In smaller gardens, Brussels sprouts fit right in: They grow more up than out. The actual sprouts, like tiny cabbages, grow along a tall stalk under leaves that spread like a palm tree’s. Brussels sprouts are said to have developed from a chance mutation of a cabbage plant in Belgium in the 18th century.
Brussels sprouts are slow-growing and hate hot weather, so they are tricky to grow in the South. Even in the North, they are best as a fall crop. Start the seeds indoors early enough to transplant them 90 to 110 days before the first frost.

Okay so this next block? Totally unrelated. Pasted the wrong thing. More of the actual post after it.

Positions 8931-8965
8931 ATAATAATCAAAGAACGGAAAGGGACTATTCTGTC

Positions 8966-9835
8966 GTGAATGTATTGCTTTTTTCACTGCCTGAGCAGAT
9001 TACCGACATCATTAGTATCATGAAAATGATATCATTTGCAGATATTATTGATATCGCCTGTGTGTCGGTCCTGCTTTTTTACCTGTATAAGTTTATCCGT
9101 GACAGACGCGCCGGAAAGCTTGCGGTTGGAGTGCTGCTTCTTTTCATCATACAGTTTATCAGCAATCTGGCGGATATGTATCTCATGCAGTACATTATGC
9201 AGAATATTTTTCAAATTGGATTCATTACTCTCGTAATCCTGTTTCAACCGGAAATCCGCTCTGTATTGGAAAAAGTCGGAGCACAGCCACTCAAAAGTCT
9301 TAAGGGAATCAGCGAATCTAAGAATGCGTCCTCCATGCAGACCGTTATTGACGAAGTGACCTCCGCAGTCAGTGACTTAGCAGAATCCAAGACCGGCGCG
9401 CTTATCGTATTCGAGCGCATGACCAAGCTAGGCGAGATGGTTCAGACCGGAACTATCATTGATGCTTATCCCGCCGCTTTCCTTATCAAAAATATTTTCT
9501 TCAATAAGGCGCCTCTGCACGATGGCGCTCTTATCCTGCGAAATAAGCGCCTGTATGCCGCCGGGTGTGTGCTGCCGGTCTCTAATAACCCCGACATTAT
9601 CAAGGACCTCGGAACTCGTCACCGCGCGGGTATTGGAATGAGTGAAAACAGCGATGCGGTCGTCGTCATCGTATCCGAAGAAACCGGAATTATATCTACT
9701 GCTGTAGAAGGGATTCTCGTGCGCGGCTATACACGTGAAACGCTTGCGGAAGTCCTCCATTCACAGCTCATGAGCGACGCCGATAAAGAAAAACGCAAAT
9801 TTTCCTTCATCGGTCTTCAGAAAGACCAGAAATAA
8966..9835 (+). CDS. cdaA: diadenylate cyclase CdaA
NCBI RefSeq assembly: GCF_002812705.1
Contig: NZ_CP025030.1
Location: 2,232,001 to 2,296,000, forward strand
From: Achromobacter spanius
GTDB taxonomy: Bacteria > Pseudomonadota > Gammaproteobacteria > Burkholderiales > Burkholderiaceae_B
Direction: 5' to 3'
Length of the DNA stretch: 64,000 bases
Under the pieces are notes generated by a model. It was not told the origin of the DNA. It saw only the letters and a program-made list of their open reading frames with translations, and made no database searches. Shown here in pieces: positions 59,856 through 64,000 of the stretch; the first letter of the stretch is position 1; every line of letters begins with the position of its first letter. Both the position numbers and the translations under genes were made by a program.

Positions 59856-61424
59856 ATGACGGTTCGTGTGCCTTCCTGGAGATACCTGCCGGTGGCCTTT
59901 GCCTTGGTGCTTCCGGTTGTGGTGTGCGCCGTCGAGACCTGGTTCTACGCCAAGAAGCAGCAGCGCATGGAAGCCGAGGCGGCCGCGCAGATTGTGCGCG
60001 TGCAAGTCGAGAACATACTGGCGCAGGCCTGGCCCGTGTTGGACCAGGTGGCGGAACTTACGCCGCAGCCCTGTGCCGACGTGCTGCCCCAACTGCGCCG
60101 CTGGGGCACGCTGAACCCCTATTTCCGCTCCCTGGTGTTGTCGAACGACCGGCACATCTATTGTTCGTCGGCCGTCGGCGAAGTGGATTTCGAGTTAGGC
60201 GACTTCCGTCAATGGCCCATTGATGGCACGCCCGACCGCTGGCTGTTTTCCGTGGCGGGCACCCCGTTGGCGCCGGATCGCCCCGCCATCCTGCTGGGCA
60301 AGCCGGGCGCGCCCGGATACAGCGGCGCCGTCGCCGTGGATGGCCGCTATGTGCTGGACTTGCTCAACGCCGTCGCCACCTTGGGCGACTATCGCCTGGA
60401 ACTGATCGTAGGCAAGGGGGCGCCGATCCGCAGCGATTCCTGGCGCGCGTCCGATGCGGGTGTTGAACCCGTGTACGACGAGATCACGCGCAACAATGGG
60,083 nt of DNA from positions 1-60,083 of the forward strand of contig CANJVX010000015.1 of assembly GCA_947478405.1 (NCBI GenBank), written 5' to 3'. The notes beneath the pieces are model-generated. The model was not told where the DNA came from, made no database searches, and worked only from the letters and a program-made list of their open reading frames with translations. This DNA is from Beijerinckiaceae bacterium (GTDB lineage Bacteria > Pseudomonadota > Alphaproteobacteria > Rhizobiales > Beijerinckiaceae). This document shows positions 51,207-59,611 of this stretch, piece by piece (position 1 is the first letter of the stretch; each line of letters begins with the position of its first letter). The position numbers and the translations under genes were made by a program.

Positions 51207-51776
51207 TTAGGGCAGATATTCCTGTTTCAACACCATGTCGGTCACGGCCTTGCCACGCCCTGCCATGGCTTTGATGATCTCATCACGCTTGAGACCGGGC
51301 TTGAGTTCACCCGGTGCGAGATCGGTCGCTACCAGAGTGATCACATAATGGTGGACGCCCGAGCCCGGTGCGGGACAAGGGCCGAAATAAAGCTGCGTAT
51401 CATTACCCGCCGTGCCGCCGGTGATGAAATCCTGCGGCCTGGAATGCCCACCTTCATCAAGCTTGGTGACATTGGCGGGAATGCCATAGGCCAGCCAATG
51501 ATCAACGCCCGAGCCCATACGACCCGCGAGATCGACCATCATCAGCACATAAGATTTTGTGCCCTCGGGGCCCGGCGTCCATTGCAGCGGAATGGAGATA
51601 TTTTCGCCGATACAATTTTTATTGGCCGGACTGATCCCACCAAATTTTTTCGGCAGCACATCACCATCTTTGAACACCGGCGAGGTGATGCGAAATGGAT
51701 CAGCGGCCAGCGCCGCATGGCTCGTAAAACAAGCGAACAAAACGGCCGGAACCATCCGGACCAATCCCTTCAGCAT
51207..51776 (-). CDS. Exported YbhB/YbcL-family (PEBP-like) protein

Sprouts will start forming at the base of the stalk when nights are routinely down to 60°F; harvest them as they mature. Brussels sprouts are the most cold-tolerant of brassicas, so you can leave the plants to keep producing well into fall, sometimes after snowfall. The top is edible too; cook the leaves as you would kale.
Recommended Brussels Sprouts Varieties